However, the success proved to be short-lived, and when he arrived on England's shores for the 2009 Ashes, he was immediately tested by a barrage of short bowling from the England Lions attack in a warm-up match; and when he struggled then, England's plan to him was self-presenting. After two Tests he was replaced by Shane Watson at the top of the order.
Three years later and Hughes is thought to be a new player. Radical alterations have been made to his technique and he enjoyed a prolific Australian season; a season in which he made is ODI debut and scored back-to-back centuries against Sri Lanka. However, technical demons returned on Australia's Tour of India and Hughes displayed an alarming ineptitude against spin bowling—something Graeme Swann, already fruitful against left-handers, will be hoping to exploit.
Hughes has started his England tour well with some good scores in the warm-up fixtures. And whilst in India he struggled, the conditions in England will be more familiar to the ones he has been having success in back in Australia. Hughes moving down the order appears to be a sensible move. He draws comparisons with Kevin Pietersen in the manner in which he bats, and although he has been an opener for the majority of his career, it is hard to shake the notion that he would be more successful down the order when he has the freedom to play his, at-times, breathtaking array of shots.
The fact that David Warner is in contention for selection for the First Ashes Tests speaks volumes about both his perceived talent and the depth (or lack thereof) in Australian cricket.
Warner has been serving a ban for throwing a punch at England batsman Joe Root in a Birmingham bar during the Champions Trophy, an incident which began a wave of debate surrounding the "toxic" culture of Australian cricket and threw Warner's credentials as an international cricketer into the spotlight. Cricket Australia reacted quickly and coldly to the incident, banning Warner from all cricket until the First Test, a move which ensured he would have no match practice before the series began, which, in the eyes of many, rendered him dropped from the match at Trent Bridge.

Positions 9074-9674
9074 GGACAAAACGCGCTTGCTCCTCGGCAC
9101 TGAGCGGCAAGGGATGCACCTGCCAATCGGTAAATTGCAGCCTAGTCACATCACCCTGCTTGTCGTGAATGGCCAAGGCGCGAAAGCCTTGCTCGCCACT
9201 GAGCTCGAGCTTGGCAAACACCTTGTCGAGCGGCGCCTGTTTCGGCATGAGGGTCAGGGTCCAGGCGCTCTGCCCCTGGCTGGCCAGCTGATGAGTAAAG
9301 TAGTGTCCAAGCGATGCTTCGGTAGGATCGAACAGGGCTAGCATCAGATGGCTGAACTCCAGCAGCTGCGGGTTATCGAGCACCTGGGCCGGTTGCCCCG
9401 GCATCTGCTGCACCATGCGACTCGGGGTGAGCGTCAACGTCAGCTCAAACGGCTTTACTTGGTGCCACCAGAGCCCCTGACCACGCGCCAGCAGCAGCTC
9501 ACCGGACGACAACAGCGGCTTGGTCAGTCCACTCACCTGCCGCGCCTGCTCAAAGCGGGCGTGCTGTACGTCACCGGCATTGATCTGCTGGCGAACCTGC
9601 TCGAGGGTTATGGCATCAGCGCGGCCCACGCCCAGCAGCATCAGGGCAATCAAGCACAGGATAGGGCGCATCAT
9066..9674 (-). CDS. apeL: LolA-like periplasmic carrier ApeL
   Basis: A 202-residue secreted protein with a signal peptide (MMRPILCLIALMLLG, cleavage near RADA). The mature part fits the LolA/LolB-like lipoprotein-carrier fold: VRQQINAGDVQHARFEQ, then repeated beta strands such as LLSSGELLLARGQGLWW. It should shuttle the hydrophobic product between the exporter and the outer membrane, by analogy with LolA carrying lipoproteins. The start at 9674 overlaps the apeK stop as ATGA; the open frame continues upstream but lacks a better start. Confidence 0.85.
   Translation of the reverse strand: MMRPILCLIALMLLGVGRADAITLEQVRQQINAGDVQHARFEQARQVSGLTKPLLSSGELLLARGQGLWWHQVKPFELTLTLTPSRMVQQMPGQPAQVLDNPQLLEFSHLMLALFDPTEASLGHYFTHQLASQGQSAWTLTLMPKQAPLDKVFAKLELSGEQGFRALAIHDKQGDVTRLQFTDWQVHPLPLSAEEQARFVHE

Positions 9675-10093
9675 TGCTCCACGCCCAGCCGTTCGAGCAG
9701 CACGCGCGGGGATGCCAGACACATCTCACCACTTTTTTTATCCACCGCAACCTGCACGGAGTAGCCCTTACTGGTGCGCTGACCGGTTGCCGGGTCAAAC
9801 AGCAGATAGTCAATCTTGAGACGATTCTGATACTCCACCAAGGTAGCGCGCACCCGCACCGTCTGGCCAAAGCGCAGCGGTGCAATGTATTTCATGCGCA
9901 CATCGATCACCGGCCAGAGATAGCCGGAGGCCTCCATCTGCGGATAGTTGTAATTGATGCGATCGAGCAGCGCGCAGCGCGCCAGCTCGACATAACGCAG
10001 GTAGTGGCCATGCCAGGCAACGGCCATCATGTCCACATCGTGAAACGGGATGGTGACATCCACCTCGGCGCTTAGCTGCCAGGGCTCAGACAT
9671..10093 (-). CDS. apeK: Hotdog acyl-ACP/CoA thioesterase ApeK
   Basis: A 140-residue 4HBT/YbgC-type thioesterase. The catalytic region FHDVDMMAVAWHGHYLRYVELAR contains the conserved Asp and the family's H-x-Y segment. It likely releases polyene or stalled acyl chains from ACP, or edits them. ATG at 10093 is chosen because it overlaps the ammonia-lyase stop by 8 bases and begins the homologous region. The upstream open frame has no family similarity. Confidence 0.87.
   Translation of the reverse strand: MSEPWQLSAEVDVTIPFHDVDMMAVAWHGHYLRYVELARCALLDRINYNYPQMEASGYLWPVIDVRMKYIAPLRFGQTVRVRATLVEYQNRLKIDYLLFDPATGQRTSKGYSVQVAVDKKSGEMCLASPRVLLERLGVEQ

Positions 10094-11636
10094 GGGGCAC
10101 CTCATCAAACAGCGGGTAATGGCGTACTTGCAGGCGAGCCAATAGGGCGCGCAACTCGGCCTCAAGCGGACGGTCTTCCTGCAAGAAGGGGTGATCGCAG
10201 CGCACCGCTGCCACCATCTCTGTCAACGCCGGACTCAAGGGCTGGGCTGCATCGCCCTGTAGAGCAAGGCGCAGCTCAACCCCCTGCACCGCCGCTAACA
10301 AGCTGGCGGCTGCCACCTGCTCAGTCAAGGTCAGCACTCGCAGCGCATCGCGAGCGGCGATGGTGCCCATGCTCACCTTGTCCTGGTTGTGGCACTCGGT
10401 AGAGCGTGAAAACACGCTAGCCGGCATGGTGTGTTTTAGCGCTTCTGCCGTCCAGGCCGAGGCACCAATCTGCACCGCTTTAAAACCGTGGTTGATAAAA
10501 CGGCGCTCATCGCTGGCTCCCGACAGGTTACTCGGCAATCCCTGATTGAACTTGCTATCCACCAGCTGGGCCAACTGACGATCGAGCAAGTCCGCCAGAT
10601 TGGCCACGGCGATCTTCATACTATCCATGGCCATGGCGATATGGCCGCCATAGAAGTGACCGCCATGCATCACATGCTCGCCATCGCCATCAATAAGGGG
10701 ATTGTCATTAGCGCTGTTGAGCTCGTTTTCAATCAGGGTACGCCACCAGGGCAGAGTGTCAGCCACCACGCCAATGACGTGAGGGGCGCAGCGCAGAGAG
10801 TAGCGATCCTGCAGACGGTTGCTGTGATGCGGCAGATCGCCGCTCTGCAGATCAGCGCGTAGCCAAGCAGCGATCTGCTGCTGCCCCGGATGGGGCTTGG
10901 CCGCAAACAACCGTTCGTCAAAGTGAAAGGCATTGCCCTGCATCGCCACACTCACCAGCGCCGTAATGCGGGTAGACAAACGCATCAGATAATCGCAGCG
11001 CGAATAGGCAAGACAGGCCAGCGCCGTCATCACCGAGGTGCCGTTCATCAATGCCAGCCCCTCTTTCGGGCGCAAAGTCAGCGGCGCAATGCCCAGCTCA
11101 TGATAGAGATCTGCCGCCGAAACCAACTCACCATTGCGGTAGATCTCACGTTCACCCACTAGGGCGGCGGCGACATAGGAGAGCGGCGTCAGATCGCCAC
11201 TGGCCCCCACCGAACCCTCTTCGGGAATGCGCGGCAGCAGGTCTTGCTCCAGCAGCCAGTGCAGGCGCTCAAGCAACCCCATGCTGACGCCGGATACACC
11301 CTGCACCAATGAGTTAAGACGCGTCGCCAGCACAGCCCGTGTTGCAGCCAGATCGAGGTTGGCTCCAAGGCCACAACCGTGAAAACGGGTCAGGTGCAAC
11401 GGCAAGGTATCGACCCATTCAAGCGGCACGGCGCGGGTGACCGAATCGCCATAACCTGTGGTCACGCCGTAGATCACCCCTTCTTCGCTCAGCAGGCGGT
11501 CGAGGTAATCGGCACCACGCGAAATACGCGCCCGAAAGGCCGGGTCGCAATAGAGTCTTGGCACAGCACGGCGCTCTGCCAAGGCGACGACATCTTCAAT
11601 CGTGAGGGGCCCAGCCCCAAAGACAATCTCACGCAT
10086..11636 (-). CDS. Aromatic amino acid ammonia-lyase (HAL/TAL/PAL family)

However, since Lehmann has taken over from Mickey Arthur, all the noises coming out of the Australian dressing room seem to suggest that the powerful left-hander is in with a chance, if not a certain pick, for the Test at Trent Bridge.
Warner is a pocket-rocket of a batsman. Small, dynamic, innovative and powerful, he has thus far been an opener for Australia. But his recent struggles and the emergence of Rogers at the top of the order have engendered a shift in policy from Australia to bat Warner, like Hughes, down the order. Although Warner is generally regarded to be a fast-scoring batsman, early in his career he held his bat, almost single-handedly saving a Test match against New Zealand in Hobart.
If, as expected, Warner is selected for the first Test, he will face the wrath of the English public and all eyes will be on him when he comes out to bat. But Warner has proved those who thought his technique was not suited to Test cricket wrong, and now with his back against the wall, he will be keen to do so again.
Warner is dangerous and volatile, and England would be foolish to underestimate the destructive ability of this radical cricketer.
Brad Haddin's return to the Test team surprised many, but he is an experienced cricketer. And in a young, vulnerable Australian side, every ounce of knowledge and insight, as well as reliability, should be held tightly onto.
Haddin is one of the few survivors from the 2009 Series in England and both his experience of English conditions and his many years in not just international cricket, but cricket in general will provide essential support for Clarke, who cannot be expected to lead this team alone. Haddin's return is, in fact, largely based on the premise that he adds experience. In the light of Watson's resignation as vice-captain, calls for the permanent return of Haddin to the Test side intensified when it became apparent Australia were looking increasingly rudderless.